« PreviousContinue »
did King, James. Lastly, before any hostile act that we read of in the history, King Solomon died in peace, when he had lived about sixty years; and so you know did King James."*
Not satisfied with the praise conveyed by this parallel, which was, in many respects, curious enough, the right reverend preacher proceeded to insist, more at large, on the matchless perfections of his departed majesty. "Every action," he said, "of his sacred majesty was a virtue and a miracle, to exempt him from any parallel amongst the modern kings and princes." "He was," in short, "unto his people to the hour of his death another cherubim, with a flaming sword to keep out enemies from this paradise of ours."
Such was the glowing eulogium which a prelate, who knew James well, thought it not unbecoming in him, as a minister of truth, to pronounce over his remains; but, as Harris quaintly remarks, "for court bishops, by some fate or other, from the time of Constantine, down at least, to the death of James, and a little after, they have had the character of flatterers, and are therefore always to have great abatements made in their accounts of those who have been their benefactors." The believers in this pious fable could never have been many; and, in modern times, it has
Scandal might have supplied the bishop with an additional coincidence, as striking as any he has mentioned. When Henry IV. of France was told, that James delighted to be compared to another Solomon. "What!” replied he, " and is he really the son of DAVID?" (Rizzio.)
only to boast of the respect of Mr. Hume, who could believe in this when he could believe in nothing else.
What Bolingbroke says of James appears extremely just. "He had no virtues to set off, but he had failings and vices to conceal. He could not conceal the latter, and, void of the former, he could not compensate for them. His failings and his vices therefore stand in full view; he passed for a weak prince and an ill man, and fell into all the contempt wherein his memory remains to this day."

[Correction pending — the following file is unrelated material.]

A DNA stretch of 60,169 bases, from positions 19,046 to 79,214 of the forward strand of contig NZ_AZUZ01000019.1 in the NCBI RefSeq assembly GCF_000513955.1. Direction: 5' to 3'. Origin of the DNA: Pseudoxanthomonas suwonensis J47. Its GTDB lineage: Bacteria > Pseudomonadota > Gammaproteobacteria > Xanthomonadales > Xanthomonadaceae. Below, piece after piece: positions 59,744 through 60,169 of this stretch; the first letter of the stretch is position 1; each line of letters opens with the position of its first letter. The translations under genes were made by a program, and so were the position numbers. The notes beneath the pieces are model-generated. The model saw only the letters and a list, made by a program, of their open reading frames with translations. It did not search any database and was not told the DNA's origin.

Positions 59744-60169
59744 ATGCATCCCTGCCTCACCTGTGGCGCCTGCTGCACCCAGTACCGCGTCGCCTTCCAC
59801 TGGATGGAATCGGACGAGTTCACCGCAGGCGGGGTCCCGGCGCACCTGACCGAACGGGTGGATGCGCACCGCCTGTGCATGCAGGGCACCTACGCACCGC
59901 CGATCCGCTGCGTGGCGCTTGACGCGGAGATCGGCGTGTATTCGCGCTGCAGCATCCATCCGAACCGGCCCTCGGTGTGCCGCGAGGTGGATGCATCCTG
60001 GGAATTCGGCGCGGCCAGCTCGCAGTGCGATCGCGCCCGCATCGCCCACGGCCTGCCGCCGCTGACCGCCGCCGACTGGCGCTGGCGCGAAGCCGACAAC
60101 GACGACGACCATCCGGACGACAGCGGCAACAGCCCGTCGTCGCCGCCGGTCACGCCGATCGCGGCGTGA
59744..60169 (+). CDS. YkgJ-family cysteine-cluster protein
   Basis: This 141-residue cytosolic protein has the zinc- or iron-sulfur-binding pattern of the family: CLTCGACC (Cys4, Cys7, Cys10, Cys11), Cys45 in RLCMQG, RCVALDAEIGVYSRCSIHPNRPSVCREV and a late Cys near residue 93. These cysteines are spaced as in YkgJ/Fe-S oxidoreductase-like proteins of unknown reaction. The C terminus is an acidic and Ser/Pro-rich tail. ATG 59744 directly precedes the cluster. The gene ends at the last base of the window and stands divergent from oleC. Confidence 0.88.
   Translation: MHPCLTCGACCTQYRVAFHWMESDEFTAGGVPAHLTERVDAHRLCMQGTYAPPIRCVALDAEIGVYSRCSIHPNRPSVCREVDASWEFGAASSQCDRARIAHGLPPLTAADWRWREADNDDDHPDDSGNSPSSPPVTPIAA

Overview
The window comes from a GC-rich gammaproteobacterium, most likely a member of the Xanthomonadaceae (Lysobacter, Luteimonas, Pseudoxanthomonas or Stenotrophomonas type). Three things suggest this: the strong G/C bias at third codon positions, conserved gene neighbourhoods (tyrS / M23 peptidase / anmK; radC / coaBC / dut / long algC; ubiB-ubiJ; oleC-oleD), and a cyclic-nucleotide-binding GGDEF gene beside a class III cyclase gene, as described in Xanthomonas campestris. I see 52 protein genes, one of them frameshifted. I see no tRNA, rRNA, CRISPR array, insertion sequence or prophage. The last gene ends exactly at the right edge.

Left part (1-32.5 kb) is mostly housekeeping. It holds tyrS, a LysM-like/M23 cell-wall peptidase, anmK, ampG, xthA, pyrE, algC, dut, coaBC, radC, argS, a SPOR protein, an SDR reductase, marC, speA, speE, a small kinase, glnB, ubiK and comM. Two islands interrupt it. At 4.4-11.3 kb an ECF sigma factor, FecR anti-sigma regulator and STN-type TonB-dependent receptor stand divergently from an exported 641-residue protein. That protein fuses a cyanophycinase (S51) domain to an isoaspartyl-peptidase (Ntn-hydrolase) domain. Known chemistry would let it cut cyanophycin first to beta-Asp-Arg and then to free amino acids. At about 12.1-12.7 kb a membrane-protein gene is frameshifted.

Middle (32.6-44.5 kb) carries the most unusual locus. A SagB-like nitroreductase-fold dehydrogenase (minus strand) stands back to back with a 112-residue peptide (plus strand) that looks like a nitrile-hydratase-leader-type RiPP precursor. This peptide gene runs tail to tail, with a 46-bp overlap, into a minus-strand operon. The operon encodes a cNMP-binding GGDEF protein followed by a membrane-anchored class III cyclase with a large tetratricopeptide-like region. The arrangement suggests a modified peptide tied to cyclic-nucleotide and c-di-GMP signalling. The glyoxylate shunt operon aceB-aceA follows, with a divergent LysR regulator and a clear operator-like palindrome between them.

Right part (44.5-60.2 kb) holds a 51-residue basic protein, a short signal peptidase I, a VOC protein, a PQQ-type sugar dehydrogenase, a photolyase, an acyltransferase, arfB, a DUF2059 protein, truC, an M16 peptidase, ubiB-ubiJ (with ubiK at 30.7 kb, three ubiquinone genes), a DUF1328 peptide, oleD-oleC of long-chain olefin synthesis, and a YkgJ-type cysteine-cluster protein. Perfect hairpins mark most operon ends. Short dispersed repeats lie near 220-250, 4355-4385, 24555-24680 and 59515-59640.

The mode by which Hume has contrived to arrive at so different a conclusion does credit to his ingenuity; but there is no other character, which, put through the same process, would not come out quite as "unspotted and unblemished." He allows, that James's failings and his vices stand in full view, but assumes, out of a peculiar tenderness, that they were all the natural offspring of so many excellent qualities. James was pusillanimous-it arose from a love of peace; he was cunning-it was the failing of wisdom; he was profuse-it was the excess of generosity; he was pliable and childish-it was the overflowing of good nature; he was pedantic-it was the foible of a man overlearned: whereas, the naked truth, separated from all assumption, is, that he had benefited little by all he had learned; was no more goodnatured than the froward child who is allowed its own way in every thing; wholly without generosity; wholly without wisdom; and lamentably destitute of the stuff which warlike men are made of.
The whole course of his life was in accordance with these deficiencies of the head and heart. It was made up of threats and compliances, of fondnesses
and treacheries, of sacrifices and aggressions. He admitted of no limits to his will, but want of power; no hold upon his affections, but unabated adulation. He was submissive only when he could not help it, or what is the same thing, when he had not the courage to be otherwise; faithful only as long as it suited his interest or his pleasure. When he deprecated violence, it was only because he was afraid to resort to it; for when he could play the tyrant with impunity, none could delight in the part more. Wi princes at the head of armies, he would use words only; but when he met with a poor heretic, whom all his words could not persuade, he threw him into the fire. Malignity in power could do no worse.